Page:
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13 - Machiavelli Reading

Published online by Cambridge University Press:  21 January 2022

Sukanta Chaudhuri
Affiliation:
Jadavpur University, Kolkata
Prasanta Chakravarty
Affiliation:
University of Delhi
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Summary

Reading, Presence, and Representation

The act of reading almost always involves a vanishing trick. It is an escape from our self-evident identity, or, to put it in a tautological gloss, from what we identify as evidence of our so-called self. Writing on the problem of the self in connection with literature, especially as it appears in the existentialist psychology of Ludwig Binswanger, Paul de Man distinguishes between four possibilities that make it difficult to find a ground on which ‘selves’ may meet the unity of the literary consciousness. Of these, two are ‘the self that reads’ and the ‘the self that reads itself ‘. Straying from the arguments of Binswanger examined by de Man, one could say that in the first, the reader felt that she was other than she at the time of reading, and that in the second, the author's self shifted with contingent interpretations of her work. Whichever way we look at the distinctions—and de Man has four, not two—they seem designed to scramble the reader's fragile ontological co-ordinates at the moment of reading. The ‘I’ who reads is not always the ‘I’ accessible to us as a sturdily cognizable object, although we are conscious of the undeniable subjective experience we go through as readers.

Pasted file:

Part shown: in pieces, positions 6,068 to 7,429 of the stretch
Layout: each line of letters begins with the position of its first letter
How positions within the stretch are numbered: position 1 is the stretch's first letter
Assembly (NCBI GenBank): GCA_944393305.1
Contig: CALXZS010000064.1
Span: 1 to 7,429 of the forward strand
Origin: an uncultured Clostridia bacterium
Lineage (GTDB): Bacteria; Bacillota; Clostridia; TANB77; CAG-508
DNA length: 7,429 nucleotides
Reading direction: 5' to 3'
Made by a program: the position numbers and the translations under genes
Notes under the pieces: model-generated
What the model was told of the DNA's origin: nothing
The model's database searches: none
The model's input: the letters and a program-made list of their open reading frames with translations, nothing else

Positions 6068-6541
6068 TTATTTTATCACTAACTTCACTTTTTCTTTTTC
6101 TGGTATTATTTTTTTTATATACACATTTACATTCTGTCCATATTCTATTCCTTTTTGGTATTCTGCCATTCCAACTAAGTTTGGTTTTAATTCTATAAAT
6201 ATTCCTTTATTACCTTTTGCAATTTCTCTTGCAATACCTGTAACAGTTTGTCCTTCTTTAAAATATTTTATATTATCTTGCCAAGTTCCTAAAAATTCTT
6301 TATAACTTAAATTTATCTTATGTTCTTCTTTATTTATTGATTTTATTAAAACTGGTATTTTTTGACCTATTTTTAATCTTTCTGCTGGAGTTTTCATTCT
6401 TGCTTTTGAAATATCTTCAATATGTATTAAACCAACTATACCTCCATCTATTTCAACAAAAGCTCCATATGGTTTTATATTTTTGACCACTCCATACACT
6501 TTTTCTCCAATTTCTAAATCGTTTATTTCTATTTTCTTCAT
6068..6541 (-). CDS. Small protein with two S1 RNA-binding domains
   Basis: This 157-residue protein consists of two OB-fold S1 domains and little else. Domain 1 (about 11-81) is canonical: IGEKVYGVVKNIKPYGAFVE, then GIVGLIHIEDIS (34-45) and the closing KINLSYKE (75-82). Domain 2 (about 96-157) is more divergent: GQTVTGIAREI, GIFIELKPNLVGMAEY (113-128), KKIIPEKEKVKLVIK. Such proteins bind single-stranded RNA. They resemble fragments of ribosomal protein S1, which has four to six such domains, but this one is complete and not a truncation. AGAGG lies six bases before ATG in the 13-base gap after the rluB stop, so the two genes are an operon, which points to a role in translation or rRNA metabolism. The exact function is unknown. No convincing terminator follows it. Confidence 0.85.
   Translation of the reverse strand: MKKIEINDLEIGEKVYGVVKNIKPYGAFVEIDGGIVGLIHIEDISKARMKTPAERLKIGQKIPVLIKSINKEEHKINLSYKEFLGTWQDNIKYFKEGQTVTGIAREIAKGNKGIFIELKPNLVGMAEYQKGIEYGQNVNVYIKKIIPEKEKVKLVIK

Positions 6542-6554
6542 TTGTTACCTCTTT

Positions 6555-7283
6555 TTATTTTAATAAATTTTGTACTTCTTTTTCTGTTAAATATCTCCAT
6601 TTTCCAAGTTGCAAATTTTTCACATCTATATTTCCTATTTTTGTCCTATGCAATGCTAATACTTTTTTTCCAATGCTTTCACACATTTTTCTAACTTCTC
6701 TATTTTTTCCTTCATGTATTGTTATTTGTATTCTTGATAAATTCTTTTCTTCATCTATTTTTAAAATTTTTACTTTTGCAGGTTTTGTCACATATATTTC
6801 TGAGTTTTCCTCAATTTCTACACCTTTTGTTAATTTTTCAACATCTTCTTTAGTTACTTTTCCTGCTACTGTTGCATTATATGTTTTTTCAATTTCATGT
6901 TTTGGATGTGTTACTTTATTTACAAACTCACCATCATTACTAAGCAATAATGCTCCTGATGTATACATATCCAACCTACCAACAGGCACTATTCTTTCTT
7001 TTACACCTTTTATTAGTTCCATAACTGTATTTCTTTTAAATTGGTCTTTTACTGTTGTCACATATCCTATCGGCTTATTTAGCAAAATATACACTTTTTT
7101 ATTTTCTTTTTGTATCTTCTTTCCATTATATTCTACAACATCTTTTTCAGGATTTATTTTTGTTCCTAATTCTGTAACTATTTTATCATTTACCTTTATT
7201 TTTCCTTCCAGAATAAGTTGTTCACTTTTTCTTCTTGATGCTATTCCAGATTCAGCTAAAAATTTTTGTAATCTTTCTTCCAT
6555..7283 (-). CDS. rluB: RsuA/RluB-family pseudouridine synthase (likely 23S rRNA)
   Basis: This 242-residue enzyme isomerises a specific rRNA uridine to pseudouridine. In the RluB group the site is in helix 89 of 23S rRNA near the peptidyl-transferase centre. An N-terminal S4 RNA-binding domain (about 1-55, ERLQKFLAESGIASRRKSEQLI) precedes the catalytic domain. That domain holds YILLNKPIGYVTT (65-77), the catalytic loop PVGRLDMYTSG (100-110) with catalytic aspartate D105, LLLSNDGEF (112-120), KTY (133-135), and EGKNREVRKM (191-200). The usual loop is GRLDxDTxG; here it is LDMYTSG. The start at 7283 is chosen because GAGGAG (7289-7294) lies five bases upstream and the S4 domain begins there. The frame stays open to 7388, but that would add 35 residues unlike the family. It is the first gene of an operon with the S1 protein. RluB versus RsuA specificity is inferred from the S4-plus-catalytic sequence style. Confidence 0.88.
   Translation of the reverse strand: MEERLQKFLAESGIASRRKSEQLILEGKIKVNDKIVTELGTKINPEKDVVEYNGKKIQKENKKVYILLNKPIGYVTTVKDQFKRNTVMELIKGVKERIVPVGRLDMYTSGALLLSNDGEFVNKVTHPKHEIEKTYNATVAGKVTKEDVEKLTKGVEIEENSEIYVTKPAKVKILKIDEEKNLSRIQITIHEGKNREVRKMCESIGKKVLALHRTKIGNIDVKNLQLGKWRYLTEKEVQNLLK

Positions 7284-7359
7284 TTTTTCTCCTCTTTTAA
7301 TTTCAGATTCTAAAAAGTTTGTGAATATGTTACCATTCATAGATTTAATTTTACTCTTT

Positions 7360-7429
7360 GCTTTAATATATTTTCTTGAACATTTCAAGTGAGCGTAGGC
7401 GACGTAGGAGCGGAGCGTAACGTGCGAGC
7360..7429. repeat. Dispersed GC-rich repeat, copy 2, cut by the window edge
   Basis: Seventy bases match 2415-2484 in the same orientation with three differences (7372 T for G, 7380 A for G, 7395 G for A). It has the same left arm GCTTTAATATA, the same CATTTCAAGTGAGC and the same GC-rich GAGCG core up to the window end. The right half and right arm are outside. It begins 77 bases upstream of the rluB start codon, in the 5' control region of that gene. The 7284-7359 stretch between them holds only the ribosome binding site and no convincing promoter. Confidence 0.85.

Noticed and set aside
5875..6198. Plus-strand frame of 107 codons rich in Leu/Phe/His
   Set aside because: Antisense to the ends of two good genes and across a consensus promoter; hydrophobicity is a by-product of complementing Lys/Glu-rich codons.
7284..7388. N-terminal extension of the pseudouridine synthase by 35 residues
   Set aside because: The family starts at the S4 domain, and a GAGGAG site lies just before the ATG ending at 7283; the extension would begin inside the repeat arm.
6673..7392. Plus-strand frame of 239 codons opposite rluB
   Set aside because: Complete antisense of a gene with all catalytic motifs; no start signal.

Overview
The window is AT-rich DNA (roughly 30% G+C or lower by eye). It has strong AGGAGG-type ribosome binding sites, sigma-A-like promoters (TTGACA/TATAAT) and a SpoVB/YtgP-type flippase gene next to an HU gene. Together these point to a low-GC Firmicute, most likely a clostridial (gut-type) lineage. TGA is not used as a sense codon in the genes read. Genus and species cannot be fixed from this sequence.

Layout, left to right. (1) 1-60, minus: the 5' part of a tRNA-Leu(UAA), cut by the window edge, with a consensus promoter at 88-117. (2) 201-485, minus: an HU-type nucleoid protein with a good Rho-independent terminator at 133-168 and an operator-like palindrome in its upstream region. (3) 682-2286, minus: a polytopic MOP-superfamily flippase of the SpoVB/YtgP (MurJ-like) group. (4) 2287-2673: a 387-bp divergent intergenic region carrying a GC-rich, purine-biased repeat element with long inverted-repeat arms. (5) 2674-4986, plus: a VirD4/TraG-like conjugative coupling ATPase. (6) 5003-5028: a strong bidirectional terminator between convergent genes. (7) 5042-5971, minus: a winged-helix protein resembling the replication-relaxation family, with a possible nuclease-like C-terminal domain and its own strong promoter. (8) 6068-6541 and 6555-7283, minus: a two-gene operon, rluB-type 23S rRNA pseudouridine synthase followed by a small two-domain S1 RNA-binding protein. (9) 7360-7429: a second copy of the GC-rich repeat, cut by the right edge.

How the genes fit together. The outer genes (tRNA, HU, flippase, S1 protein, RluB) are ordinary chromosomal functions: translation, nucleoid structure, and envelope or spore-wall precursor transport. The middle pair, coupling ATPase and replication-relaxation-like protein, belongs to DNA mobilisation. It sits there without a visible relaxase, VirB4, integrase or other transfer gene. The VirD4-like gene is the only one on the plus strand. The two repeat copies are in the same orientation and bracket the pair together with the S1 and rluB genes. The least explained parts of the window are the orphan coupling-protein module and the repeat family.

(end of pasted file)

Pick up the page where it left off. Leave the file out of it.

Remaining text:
Readers of Wolfgang Iser may recall his adaptation of Ernst Cassirer's idea of the concept as a model of symbol usage involved in reading fiction— fiction being that species of speech that lacks a situational reference. Cassirer thought of the concept as a way of moving its object to an ideal distance so that it might be understood (one might also say, ‘so that it may be read’)—a process in which presence needs to make way for representation. Cassirer's phenomenology of knowledge was not the only idea Iser drew on. Roman Ingarden was not an idealist like Cassirer, but his phenomenological realism served Iser well. Iser agrees with Ingarden that one who reads a text is the source of ‘concretization’. The reader, instead of merely contemplating a finished object, generates significance by fleshing out the indeterminacies of the text. The reader of fiction translates the world into something it is not: into symbols that are independent of the visible, making it possible for the reader, in principle at least, to see an invisible world.

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Machiavelli Then and Now
History, Politics, Literature
, pp. 235 - 261
Publisher: Cambridge University Press
Print publication year: 2022

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